Perception of fairness

Two UTA students, one an alumna, competed and did pretty well in the Miss Texas pageant held July 2 at Texas Hall.

Try naming them.

My bet: You could name Christi Kibler, the dark-haired alumna with an electric smile who came in fourth runner-up. But who was the other?

I couldn’t tell you her name without looking it up (It’s Ashley Simien, a journalism senior.). I also wouldn’t know what Ashley looked like – in two weeks of coverage, The Shorthorn didn’t run her photograph in print. We did run her photograph online last week. So in two weeks of coverage, we met Christi twice (text and visual, both times) and Ashley once (in text only)

The numbers don’t add up. And that affects reader perception and news value. In fact, we received a few phone calls critiquing our decision to not run photos of Ashley.

Fair, balanced news coverage is something media outlets strive toward. A lot of time, we talk about that principle in terms of opposing stakeholders – think conflicts of ideas, physical or the like. But a sneaky fairness issue can creep in when we’re talking about more than just WHAT we’re covering, but HOW.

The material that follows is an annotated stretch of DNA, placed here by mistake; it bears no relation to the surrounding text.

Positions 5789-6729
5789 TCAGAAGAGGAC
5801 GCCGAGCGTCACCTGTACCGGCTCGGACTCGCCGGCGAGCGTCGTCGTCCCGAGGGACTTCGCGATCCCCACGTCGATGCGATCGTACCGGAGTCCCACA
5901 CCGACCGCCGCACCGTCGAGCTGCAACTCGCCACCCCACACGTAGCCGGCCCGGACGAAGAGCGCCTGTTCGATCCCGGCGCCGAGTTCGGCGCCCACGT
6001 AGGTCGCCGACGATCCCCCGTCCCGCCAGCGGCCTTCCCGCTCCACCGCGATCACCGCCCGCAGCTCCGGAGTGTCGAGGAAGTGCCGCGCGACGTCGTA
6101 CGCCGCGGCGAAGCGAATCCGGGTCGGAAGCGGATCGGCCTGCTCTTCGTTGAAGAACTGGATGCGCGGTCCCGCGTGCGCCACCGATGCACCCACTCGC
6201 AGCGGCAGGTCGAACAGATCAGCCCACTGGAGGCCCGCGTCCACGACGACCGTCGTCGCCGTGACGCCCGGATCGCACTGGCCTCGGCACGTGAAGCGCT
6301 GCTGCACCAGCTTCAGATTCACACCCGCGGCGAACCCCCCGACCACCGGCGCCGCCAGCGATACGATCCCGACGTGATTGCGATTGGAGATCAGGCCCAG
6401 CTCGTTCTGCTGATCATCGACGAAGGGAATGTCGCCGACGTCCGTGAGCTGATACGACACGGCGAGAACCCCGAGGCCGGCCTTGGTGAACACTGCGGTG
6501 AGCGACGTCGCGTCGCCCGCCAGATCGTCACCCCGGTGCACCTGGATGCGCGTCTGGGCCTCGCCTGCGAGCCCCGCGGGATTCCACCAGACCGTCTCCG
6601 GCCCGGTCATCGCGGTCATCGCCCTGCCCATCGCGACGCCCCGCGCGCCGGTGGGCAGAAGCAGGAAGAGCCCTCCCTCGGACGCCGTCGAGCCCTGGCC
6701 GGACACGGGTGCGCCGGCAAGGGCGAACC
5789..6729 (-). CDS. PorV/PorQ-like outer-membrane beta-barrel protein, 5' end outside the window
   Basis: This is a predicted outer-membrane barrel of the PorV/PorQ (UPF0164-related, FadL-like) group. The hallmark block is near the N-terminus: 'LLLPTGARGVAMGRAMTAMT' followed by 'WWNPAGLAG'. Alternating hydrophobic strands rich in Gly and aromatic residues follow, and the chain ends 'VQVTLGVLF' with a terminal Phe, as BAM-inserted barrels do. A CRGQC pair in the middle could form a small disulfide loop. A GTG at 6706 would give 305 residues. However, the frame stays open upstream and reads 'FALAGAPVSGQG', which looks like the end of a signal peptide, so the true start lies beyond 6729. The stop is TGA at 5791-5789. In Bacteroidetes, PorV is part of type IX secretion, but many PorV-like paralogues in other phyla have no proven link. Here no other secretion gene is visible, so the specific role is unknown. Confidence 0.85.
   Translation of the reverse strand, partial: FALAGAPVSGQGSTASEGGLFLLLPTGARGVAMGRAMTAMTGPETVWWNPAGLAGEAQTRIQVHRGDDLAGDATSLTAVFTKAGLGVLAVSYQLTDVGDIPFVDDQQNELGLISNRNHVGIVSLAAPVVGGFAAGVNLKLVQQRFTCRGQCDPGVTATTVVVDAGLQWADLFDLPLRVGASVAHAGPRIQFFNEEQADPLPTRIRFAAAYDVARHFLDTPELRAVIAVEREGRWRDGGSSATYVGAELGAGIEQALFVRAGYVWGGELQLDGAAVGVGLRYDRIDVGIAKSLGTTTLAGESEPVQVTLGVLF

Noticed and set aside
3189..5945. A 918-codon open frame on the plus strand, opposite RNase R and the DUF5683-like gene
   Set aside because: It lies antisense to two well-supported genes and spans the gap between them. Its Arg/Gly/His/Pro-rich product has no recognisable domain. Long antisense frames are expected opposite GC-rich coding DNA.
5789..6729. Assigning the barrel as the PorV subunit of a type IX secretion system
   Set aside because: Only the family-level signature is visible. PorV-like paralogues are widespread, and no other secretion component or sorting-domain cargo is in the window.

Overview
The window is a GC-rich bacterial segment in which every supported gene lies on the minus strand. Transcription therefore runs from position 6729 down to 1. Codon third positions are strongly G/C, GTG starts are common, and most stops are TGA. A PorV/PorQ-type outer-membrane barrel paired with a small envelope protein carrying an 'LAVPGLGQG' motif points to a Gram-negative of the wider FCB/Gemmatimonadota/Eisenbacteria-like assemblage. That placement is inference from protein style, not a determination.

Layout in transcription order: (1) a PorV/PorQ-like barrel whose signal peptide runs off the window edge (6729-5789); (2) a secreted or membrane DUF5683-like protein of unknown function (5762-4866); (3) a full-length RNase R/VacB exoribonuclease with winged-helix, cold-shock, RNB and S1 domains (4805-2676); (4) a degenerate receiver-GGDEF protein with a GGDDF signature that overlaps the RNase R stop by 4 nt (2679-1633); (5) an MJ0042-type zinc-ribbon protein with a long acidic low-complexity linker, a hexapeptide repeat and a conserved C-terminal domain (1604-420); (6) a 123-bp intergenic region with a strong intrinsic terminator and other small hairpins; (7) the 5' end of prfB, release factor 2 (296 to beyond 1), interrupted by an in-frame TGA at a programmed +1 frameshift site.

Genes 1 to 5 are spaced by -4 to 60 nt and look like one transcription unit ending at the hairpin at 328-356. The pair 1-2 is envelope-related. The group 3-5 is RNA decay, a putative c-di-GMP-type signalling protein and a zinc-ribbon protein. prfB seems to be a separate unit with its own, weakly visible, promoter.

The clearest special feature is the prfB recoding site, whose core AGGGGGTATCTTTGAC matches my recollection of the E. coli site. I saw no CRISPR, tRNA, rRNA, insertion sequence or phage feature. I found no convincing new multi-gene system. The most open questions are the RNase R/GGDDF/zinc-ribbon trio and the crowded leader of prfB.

Highlighting one of two women over the other tells readers one is more important than the other. That’s where the storytelling, photo selection and placement all come into play. We’ve talked about showing our subjects rather than just telling about them – completing the story.

The lesson: Show readers who you are describing in your stories, especially when they are among the main subjects. If two students receive scholarships, let’s represent them each with a photo of them in their environments. If three professors are honored and written about in a brief, talk to all of them and include mug shots of each. It’s not just about fairness to the subject, but to the readers: not showing them the subjects visually is telling only half the story.

How else do fairness issues creep into stories that media outlets tell? Share your comments below.

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